Do Not Use Decongestants for Colds in Children Younger Than Age 6

Roxanne Nelson, BSN, RN

October 12, 2018

Although colds are usually self-limiting, it is common to use over-the-counter (OTC) medications to help relieve symptoms. However, decongestants should not be given to children younger than age 6 years and should be given with caution in those younger than age 12 years, experts conclude in a review published online in BMJ.

There is no evidence these products alleviate nasal symptoms in young children and there is evidence they cause adverse effects that include drowsiness and gastrointestinal upset, write Mieke van Driel, MD, PhD, head, Primary Care Clinical Unit & Head, Faculty of Medicine, University of Queensland in Australia, and colleagues.

In addition, the use of these drugs has been associated with more serious events, such as convulsions, rapid heart rate, and death, in very young children.

These warnings are not new. A decade ago, the US Food and Drug Administration (FDA) issued a public health advisory that OTC cough and cold products should not be used to treat children younger than 2 years. The agency also stated that they were reviewing the evidence for children aged 2 to 11 years, although it has not issued any firm recommendations on that to date.

"It is important that parents have access to appropriate information about the benefits and harms of nasal decongestants for their children," van Driel told Medscape Medical News.

"This is especially difficult when treatments are available OTC, as such medicines are usually perceived as safe," she said. "Most people don't present to their doctor at the first signs of a cold and will try something they bought at the chemist or supermarket. So this information should be available at the point of purchase."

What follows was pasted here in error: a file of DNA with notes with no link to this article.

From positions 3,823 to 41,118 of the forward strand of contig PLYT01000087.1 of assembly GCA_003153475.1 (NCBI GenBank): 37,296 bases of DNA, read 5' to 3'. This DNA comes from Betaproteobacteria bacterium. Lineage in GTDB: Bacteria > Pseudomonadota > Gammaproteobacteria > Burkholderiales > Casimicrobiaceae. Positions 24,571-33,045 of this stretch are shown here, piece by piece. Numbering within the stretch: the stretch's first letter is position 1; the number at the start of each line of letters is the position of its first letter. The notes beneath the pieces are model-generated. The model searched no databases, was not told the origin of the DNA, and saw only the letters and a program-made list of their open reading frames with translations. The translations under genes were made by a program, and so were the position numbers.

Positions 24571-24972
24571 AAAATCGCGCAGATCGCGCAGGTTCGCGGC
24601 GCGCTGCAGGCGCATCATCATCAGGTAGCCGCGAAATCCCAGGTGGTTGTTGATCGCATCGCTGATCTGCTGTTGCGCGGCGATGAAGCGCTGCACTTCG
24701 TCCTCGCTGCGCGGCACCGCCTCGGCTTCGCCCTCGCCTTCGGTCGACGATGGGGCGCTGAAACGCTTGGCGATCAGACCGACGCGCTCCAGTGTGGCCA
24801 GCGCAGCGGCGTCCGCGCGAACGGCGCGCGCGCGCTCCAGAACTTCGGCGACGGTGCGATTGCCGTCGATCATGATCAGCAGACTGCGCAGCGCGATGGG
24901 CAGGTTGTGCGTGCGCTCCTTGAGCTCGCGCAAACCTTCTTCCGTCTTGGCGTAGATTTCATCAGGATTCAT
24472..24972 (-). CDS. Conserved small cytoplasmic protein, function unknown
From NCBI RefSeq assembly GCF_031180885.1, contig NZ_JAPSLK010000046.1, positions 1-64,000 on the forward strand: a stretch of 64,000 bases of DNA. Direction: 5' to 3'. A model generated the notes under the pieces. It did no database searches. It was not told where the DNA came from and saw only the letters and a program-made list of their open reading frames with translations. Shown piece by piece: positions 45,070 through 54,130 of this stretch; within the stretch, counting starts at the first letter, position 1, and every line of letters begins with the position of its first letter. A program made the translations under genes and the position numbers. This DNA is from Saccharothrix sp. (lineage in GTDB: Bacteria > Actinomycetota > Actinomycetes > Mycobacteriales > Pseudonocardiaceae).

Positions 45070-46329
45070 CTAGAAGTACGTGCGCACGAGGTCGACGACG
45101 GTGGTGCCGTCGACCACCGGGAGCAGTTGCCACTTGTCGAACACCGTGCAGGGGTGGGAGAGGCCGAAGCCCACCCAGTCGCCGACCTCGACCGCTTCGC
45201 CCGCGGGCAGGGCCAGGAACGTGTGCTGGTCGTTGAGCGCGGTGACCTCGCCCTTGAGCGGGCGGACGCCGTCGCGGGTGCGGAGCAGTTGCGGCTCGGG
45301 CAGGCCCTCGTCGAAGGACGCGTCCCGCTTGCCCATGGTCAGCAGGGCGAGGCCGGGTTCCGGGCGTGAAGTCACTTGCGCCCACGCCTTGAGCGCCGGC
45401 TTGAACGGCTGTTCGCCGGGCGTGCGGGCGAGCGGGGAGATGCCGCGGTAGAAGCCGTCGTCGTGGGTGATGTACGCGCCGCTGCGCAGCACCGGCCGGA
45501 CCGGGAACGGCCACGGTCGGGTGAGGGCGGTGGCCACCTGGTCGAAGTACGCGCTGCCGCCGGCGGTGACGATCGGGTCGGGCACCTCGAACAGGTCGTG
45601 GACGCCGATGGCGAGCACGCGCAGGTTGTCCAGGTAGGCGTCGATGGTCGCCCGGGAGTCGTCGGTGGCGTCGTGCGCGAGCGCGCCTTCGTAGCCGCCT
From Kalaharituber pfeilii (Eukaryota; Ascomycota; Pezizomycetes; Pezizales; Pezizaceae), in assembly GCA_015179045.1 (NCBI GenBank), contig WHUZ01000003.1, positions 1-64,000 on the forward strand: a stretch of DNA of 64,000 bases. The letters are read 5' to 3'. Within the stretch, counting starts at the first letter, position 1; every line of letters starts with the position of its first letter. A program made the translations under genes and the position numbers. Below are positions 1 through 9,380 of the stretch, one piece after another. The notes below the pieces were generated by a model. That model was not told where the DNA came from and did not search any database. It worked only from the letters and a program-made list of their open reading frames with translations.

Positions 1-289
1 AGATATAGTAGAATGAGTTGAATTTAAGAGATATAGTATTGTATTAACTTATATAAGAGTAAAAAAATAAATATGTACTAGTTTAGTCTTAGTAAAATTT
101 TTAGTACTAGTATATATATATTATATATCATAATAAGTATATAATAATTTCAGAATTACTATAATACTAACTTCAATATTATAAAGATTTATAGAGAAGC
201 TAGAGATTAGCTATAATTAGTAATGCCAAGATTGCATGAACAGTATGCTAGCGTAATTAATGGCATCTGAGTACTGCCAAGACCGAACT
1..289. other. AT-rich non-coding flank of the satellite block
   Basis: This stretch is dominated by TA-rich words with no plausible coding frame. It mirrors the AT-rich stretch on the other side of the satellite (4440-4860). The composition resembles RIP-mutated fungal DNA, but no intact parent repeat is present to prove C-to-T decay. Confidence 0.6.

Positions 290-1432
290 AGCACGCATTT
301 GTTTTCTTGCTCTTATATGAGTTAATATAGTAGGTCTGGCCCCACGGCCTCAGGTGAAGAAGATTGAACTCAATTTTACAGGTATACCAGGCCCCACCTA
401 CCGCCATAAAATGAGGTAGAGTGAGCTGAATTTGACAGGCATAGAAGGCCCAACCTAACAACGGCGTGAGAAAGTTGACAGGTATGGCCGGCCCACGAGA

She reiterated that the FDA has published safety information about use of decongestants in children and products intended for children younger than age 2 years have been removed from the market. Other products have been re-labeled stating that they are not to be used for children younger than age 4 years.

"Although this is an important thing to do, it is not enough, and public awareness may need to be raised by campaigns similar to those aimed at reducing antibiotic use," van Driel said.

Michelle Terry, MD, a pediatrician at Seattle Children's Hospital, Washington, agrees with the authors' conclusions. "There is no evidence that decongestants or antihistamines shorten the duration or significantly improve the symptoms of the common cold in children. Reassuring patients and parents that these illnesses are self-limiting is the preferred therapy offered by pediatricians."

She added that "pediatricians should also review with the parents the potential signs and symptoms of respiratory distress in their children" so that parents know when a cold has become more serious and requires physician attention.

No Evidence of Benefit in Children

In their review, van Driel and colleagues evaluated the evidence for various OTC items intended to relieve the symptoms of common upper respiratory infections.

For adults, they evaluated Cochrane reviews that covered treatments such as decongestants, antihistamines, analgesics, intranasal corticosteroids, herbal remedies, and vitamins and minerals (zinc) for the common cold. One review showed sedating antihistamines were associated with relief of rhinorrhea and sneezing versus placebo, but not nasal congestion, and sedation was commonly reported.

The effects of nonsedating antihistamines in adults were unclear, and there was no effect noted for rhinorrhea or sneezing. There was also no increase in the risk of adverse events in adults compared with placebo.

For young children, though, the situation is more problematic because clinical trial data are lacking. Children younger than age 12 years have the highest burden of common colds, and van Driel and coauthors emphasize that the efficacy and safety data are unavailable for this population.

One Cochrane review found low quality evidence that saline irrigations or drops may be effective and safe in young children, while several small trials have reported contradictory results for the use of decongestants and antihistamines on nasal symptoms and safety in children. Although some products that contain decongestant may improve nasal symptoms in children, safety is unclear, especially in small children.